The hyper-nationalist right wing regime, instead of answering for and addressing the atrocities that are being committed by Indian forces in Indian Occupied Kashmir since July 8th and have left more than 120 innocent Kashmiris dead, is currently engaged in a war of words with Islamabad, putting humanity to shame in Indian held Kashmir.

Issuing statements to the tune of ‘revoking’ the Indus Water Treaty or surgical strikes inside Pakistan not only reflects a dangerously irresponsible policy mindset, but also echoes the ramblings of an unstable regime caught between the rhetoric of ‘Shining India’ and making the world cognizant of the ‘greatness of India’.

For a country, which is an aspirant of a permanent seat on United Nations Security Council and the Nuclear Suppliers Group, as well as the largest country within South Asia, India has little to show for its perceived ‘greatness’.

History bears witness to the fact that India has had border clashes and disputes with all of its seven neighbor states, barring none, exposing its heinous face and aggressive ambitions time and time again.

Today, this ‘aspiring leader’ has opened a multi-front war against Pakistan.

The biggest offense right now is directed against the China Pakistan Economic Corridor (CPEC).
The $46 billion dollar flagship project by China’s ‘One Belt One Road’ initiative, even after nine months of its inauguration, is still not acceptable to India.

And to highlight its unacceptability and official policy to actively sabotage the progress on this mega-project, India is working on a multi-front strategy.

From actively changing its maps to include the area of Gilgit-Baltistan in its domain, to removing the status of Jammu and Kashmir as a disputed zone by declaring it an integral part of State of India, to the Indian officials registering their concerns with the Chinese Premier, to including Azad Kashmir under its own borders, to starting a Baloch language radio channel from an All India Radio station, to the Indian PM acknowledging how India is sympathetic to the people of Azad Kashmir, Balochistan and Gilgit Baltistan; little can be said in India’s defense in the face of these facts.

The Modi regime needs to place blame somewhere, because it has failed spectacularly in fulfilling its promises.

India is not only struggling with their efforts to sustain their grip on Kashmir but with the terrible truths of its political and military failures in Kashmir, its inability to quell indigenous uprisings and oppression by the means of brute force alone, its incompetence in asserting itself on the world stage and in the region as a major power, and its ineffectiveness in providing a raison d’etre for why Modi’s “achaydin” are nowhere on the horizon, as well as failure in being answerable to its public and explaining the catastrophe which is Indian state policy today, as we have seen in a recent survey in which over 50 percent of Indian citizens disapproved of Modi’s Pakistan policy.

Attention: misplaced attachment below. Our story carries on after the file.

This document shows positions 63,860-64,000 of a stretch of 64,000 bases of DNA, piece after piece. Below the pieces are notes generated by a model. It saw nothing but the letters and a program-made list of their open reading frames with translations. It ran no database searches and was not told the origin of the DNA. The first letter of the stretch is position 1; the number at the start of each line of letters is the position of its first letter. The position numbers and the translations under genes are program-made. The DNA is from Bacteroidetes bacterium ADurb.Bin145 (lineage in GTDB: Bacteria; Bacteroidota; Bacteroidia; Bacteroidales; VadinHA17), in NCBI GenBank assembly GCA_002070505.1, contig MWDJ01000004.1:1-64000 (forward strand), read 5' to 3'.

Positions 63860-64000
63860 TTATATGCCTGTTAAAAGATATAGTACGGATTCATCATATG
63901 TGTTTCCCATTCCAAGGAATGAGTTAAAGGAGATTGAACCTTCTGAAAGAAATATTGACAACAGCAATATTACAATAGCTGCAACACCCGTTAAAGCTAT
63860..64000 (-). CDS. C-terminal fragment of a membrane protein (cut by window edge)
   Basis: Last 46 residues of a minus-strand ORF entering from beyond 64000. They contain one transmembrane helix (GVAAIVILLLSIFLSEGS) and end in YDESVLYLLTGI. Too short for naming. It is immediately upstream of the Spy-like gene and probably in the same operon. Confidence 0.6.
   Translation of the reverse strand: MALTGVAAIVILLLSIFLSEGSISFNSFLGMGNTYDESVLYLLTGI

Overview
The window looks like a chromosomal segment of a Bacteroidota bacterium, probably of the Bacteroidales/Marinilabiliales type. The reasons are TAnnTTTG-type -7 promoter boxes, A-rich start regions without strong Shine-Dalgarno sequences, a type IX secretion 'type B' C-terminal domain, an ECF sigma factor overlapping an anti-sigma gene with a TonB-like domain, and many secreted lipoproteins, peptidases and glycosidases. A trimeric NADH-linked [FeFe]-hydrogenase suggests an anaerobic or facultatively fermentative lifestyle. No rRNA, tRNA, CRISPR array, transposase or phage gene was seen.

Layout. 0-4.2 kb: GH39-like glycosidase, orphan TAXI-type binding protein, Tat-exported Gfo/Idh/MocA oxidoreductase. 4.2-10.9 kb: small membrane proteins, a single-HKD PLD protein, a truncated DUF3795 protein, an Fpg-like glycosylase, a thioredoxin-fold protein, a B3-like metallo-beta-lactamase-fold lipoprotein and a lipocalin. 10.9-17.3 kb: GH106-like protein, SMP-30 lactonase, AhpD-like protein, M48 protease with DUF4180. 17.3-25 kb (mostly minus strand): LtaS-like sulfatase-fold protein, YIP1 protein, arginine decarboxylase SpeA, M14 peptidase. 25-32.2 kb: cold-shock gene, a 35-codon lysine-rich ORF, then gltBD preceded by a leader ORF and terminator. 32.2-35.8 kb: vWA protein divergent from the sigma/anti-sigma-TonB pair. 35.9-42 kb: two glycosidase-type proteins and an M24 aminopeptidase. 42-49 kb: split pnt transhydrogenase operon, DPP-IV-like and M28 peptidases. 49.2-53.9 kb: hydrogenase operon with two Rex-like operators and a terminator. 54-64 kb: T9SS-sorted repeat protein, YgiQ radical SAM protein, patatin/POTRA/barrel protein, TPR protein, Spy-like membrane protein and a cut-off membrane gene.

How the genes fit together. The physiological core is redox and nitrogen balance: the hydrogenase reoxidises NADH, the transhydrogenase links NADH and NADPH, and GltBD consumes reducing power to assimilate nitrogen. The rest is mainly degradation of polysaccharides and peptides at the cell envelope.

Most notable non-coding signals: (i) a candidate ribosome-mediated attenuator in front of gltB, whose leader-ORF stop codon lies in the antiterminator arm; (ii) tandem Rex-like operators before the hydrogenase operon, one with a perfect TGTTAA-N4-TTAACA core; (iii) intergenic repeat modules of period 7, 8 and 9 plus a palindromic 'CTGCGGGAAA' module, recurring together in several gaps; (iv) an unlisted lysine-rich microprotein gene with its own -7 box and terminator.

India is playing a dangerous game in this highly volatile region.

If New Delhi wants to further its ‘Doval Doctrine’ by increasing covert activities and expanding the presence of Kulbhushan Yadavs in Pakistan, then the country should remember that India also has an unresolved Junagadh, Khalistan, Naxalite and many other insurgency movements within its own territory, and has high stakes in maintaining regional deterrence.

This said, let me reiterate that we at least are cognizant of the fact that war is never the answer – it is not a solution, but if a constantly belligerent tirade against Pakistan is continued from New Delhi in its vow to ‘isolate Pakistan in the world’, then as the Newton’s third law of motion states: every action has an equal and opposite reaction.

Perhaps this will keep the Hindutva diatribe in check, which, it seems, only understands the language of power and strength.

Pakistan is getting tired.

Tired of the Indian diatribe, tired of being the only one interested in establishing peace in the region, tired of the one-sided efforts to consistently propose and maintain strategic stability in the region.

After all, for how long can the people of Pakistan be expected endure this direct affront on their state before they start pressurizing the government to issue a strong rebuttal – a ‘tit for tat’ response, if you will?

The Indo-Pakistan region houses more than 1.5 billion people who deserve better.

A blame game will not strengthen our schools, economy or public health.

‘Blame will only destroy progress.Blame will breathe more violence’.

Blame will not rid us of our problems but will only fuel the hatemongers on both sides causing more long-term harm than good.

Let us seek then to move beyond the current stalemate, for the sakes of the millions of lives and futures at stake.

Same version of the article appeared in The Nation

By Senator Sehar Kamran (TI)

September 29, 2016

India’s artful demagogueryTo a state where many still prescribe to the Kautilyan ideal of a single sub-continental Indian State, and revere his tenets for statecraft and foreign policy, deception and misdirection come as naturally as the involuntary function of breathing.